A commotion woke her up, it came from the garden, all the way down below the tower window. She struggled to get up and as she walked to see what was happening outside, the door burst open and the baron stood there with a covered tray. He bellowed,

‘Sit girl sit, I bring breakfast.’

He smiled, she smiled back and sat waiting. He placed the tray before her, looked into her eyes and lifted the lid.

‘Isn’t it pretty?’ He laughed

A plate of meat was surrounded by decapitated heads, flowers, from the plants below her window.

The sun rose out of the China Sea as the artist walked in, carrying a long hooked needle.



Where the Ghost Grass Grows.

Where the Ghost Grass Grows.

Charlie Wildfire had inherited land and went to the valley to find it. He drove along the road and parked by an old church, now a modern house. He double checked the directions on the map and headed off around the bend to the other side. The entrance to a track appeared and he followed it through thorn bushes that seemed to open and lead the way.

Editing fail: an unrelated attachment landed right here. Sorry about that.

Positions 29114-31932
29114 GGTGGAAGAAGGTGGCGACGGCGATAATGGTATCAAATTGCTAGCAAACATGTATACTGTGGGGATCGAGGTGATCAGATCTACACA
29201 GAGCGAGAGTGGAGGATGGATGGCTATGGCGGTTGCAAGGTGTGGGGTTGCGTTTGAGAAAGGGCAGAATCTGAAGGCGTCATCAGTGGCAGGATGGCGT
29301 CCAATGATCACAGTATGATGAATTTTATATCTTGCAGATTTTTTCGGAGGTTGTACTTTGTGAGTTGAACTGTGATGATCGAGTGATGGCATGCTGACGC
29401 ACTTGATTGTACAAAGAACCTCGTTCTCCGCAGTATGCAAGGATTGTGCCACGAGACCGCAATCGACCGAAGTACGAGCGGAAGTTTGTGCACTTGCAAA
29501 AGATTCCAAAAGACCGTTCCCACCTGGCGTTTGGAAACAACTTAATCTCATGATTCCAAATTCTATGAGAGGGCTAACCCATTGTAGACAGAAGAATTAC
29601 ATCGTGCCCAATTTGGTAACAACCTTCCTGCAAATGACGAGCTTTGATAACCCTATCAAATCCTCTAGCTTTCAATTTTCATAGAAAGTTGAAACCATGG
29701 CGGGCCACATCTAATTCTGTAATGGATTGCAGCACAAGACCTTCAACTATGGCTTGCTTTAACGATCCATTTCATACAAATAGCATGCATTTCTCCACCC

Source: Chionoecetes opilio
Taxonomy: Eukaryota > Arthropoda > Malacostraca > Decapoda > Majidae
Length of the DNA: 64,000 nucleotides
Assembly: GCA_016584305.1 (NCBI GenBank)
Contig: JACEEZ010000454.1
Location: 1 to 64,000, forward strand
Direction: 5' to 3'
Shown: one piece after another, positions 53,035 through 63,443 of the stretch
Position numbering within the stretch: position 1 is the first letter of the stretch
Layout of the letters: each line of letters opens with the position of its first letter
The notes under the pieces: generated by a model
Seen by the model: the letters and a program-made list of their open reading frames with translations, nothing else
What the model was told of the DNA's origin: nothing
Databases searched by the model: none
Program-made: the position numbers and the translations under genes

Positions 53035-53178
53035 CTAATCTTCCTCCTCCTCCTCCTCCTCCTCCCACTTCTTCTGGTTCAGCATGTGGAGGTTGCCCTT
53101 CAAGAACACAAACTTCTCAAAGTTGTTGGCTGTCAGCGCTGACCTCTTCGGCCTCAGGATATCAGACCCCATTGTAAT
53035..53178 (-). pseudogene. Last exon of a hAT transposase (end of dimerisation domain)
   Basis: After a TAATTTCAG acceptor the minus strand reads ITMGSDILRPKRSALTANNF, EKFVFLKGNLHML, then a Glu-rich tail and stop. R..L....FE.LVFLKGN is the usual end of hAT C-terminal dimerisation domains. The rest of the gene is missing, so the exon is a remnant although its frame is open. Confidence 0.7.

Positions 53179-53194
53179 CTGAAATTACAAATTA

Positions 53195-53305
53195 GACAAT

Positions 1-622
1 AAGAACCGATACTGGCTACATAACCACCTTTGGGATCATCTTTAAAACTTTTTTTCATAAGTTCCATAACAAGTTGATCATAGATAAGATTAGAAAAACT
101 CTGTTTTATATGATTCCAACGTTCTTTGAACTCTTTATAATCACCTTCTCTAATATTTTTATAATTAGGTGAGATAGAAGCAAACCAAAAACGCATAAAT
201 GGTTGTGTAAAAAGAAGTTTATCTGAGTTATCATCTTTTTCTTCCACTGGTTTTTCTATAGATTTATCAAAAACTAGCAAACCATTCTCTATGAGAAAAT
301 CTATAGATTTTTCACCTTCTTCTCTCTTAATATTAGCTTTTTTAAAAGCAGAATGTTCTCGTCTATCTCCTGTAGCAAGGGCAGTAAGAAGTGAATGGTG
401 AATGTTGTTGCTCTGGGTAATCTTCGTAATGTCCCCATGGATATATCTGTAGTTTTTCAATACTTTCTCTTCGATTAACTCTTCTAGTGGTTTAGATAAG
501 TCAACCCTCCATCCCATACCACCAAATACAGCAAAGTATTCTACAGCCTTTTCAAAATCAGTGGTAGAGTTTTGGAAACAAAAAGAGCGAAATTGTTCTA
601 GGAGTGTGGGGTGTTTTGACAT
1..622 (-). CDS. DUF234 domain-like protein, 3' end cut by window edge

The thickets ended at a hillside and the moorland on the other side stretched far to the distant black mountain peaks. The sun shone in a clear blue sky but a shadow hung over the place, clinging grey, hiding the colour there. An old house stood where the old map said it would. Half the roof was missing and Charlie peered though the broken rotting windows that framed a time gone by. The upper floors had collapsed onto the furniture below and time mulched it down into a smell of damp fungus. Where the kitchen once was, only a cooker stood complete, leaning awkwardly against a door, a pair of footprints were clearly imprinted standing in front of it. There was a creaking sound and a beam fell, knocked the cooker over and squashed the footprints flat.

There were no other signs of life, not a single soul had been here for a long time. The sun still shone in the clear sky and the shadow still cast grey on the land. He walked towards the acreage, the inheritance and felt it growing inside him, until the breath was taken out of his body and made his head spin. He fought for air and his eyes saw the change and enveloped the scene in front of him, like a fairy tale in a paperweight. A great hand must have shaken it up, a new land appeared, the shadow was gone and clouds filled the sky and cast a new shadow over the surrounding world.